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Locked out and still knocking: predictors of excessive demands for postoperative intravenous patient-controlled analgesia

Locked out and still knocking: predictors of excessive demands for postoperative intravenous patient-controlled analgesia

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Title: Locked out and still knocking: predictors of excessive demands for postoperative intravenous patient-controlled analgesia
Author: Katz, Joel
Buis, Tom
Cohen, Lorenzo
Abstract: Background: Psychosocial factors governing the use of postoperative, intravenous patient-controlled analgesia (PCA) have received little attention in spite of the fact that PCA is the most common modality for managing pain after surgery. The motivation behind requests for analgesia during lockout periods is not known. Unrelieved pain and need for pain medication are obvious reasons but other factors may be involved. The aim of the present study was to predict PCA lockout interval demands based on preoperative psychosocial factors.
Methods: Approximately one week before major abdominal gynecologic surgery, 117 women completed the impact of events scale (IES) measuring intrusive thoughts and avoidant behaviours. Pain was measured by visual analogue scale at three, six, 12, 24 and 48 hr after surgery. Measures of anxiety and negative affect were obtained 24 and 48 hr after surgery. Cumulative morphine consumption and every PCA demand (drug delivered and not delivered) were downloaded from the PCA pump.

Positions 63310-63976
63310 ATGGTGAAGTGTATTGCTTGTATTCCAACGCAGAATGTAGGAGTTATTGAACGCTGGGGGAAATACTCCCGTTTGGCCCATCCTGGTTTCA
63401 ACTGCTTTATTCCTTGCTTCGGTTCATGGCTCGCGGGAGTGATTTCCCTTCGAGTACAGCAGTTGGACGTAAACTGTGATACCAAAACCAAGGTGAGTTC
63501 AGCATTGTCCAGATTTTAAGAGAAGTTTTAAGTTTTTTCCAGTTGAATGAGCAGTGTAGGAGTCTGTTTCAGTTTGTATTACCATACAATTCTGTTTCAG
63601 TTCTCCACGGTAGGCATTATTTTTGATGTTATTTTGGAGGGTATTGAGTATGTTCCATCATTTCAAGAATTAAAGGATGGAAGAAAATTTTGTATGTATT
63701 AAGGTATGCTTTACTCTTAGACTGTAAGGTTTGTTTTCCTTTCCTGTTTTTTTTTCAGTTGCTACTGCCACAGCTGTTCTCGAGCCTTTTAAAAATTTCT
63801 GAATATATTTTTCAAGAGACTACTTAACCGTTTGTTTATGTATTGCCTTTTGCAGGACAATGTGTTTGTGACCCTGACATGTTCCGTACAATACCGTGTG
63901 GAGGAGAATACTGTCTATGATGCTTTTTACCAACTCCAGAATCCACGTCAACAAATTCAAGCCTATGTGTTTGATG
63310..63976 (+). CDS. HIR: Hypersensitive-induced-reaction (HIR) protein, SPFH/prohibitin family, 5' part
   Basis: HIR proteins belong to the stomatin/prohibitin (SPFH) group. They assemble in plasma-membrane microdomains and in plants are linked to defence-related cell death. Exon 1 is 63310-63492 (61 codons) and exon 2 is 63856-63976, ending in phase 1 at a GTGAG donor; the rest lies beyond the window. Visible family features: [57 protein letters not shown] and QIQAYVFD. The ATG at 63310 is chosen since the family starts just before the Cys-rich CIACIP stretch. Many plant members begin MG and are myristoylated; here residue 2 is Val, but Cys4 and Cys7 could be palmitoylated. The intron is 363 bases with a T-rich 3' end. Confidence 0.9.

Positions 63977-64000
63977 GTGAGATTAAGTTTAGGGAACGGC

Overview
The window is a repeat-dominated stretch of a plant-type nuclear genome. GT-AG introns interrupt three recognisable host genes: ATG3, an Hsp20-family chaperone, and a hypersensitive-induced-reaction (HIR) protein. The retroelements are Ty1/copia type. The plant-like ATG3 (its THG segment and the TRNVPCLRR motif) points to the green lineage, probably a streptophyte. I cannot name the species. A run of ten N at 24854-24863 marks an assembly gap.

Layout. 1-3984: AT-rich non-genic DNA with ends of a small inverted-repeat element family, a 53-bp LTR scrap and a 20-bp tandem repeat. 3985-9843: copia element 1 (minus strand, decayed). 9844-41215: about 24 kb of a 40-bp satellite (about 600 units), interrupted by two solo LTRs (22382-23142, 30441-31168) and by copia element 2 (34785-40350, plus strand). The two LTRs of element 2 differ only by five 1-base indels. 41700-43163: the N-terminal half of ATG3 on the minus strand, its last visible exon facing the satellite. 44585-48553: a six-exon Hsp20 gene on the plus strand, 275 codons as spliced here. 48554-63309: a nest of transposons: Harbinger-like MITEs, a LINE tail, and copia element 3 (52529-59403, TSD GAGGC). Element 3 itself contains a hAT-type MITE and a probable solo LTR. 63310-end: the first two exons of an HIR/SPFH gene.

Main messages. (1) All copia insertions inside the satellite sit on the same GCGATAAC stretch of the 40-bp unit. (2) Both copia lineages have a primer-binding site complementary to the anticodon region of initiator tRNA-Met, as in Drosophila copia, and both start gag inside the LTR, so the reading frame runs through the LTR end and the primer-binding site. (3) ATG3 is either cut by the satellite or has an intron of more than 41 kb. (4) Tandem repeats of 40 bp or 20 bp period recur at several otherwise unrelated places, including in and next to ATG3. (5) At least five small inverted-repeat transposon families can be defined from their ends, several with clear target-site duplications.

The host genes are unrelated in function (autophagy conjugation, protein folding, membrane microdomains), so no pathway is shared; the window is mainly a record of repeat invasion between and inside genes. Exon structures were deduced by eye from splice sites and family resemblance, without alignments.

Results: Multiple regression analyses revealed that preoperative intrusive thoughts and avoidant behaviours about the upcoming surgery positively predicted PCA lockout interval demands after controlling for postoperative pain, morphine consumption, anxiety, and negative affect (R2 = 0.45; P < 0.0001). Path analysis showed a direct pathway from preoperative IES scores to lockout interval demands (β = 0.23, P = 0.002) which was not associated with untreated pain, anxiety, or negative affect.
Conclusions: Excessive demands for postoperative intravenous- PCA morphine during lockout intervals appear to reflect, in part, poor preoperative adaptation to surgery involving intrusive thoughts and avoidant behaviours about the upcoming surgery.
 
Les facteurs psychosociaux régissant l’usage d’analgésie postopératoire intraveineuse contrôlée par le patient (ACP) n’ont reçu que peu d’attention, malgré le fait que l’ACP constitue le mode le plus fréquent de prise en charge de la douleur après une chirurgie. Les motivations derrière les demandes d’analgésie durant les intervalles d’interdiction ne sont pas connues. Bien qu’une douleur qui n’est pas soulagée et le besoin de médicaments anti-douleur constituent des raisons évidentes, d’autres facteurs pourraient jouer un rôle. L’objectif de cette étude était de prédire les demandes d’ACP pendant les intervalles d’interdiction sur la base de facteurs psychosociaux préopératoires.
 
Sponsor: Supported by Grant NS35480 from the National Institutes of Health, Bethesda, Maryland, USA; MOP-37845 from the Canadian Institutes of Health Research (CIHR), Ontario, Canada; and a CIHR Canada Research Chair in Health Psychology to Joel Katz.
Subject: pain, post-operative, patient-controlled analgesia, morphine, CCK
Type: Article
Rights: The final publication is available at http://link.springer.com/article/10.1007/BF03016320#page-1
http://link.springer.com/article/10.1007/BF03016320#page-1
http://link.springer.com/journal/12630
http://link.springer.com/
URI: http://hdl.handle.net/10315/26480
Published: Springer Verlag
Citation: Canadian Journal of Anesthesia, 2008, 55(2), 88-99
Date: 2008-02

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